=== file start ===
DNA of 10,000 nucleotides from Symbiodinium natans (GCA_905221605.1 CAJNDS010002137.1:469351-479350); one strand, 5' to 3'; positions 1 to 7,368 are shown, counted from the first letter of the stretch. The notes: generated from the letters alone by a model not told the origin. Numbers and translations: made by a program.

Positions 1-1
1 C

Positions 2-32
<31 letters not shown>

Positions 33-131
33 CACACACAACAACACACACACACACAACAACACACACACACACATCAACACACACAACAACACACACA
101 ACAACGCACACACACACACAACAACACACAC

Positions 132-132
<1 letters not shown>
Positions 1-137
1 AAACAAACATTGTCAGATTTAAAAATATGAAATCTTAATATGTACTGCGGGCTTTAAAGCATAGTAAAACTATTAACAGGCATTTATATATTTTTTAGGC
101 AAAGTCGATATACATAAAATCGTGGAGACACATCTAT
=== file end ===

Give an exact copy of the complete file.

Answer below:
DNA of 10,000 nucleotides from Symbiodinium natans (GCA_905221605.1 CAJNDS010002137.1:469351-479350); one strand, 5' to 3'; positions 1 to 7,368 are shown, counted from the first letter of the stretch. The notes: generated from the letters alone by a model not told the origin. Numbers and translations: made by a program.

Positions 1-1
1 C

Positions 2-32
<31 letters not shown>

Positions 33-131
33 CACACACAACAACACACACACACACAACAACACACACACACACATCAACACACACAACAACACACACA
101 ACAACGCACACACACACACAACAACACACAC

Positions 132-132
<1 letters not shown>
Positions 1-137
1 AAACAAACATTGTCAGATTTAAAAATATGAAATCTTAATATGTACTGCGGGCTTTAAAGCATAGTAAAACTATTAACAGGCATTTATATATTTTTTAGGC
101 AAAGTCGATATACATAAAATCGTGGAGACACATCTAT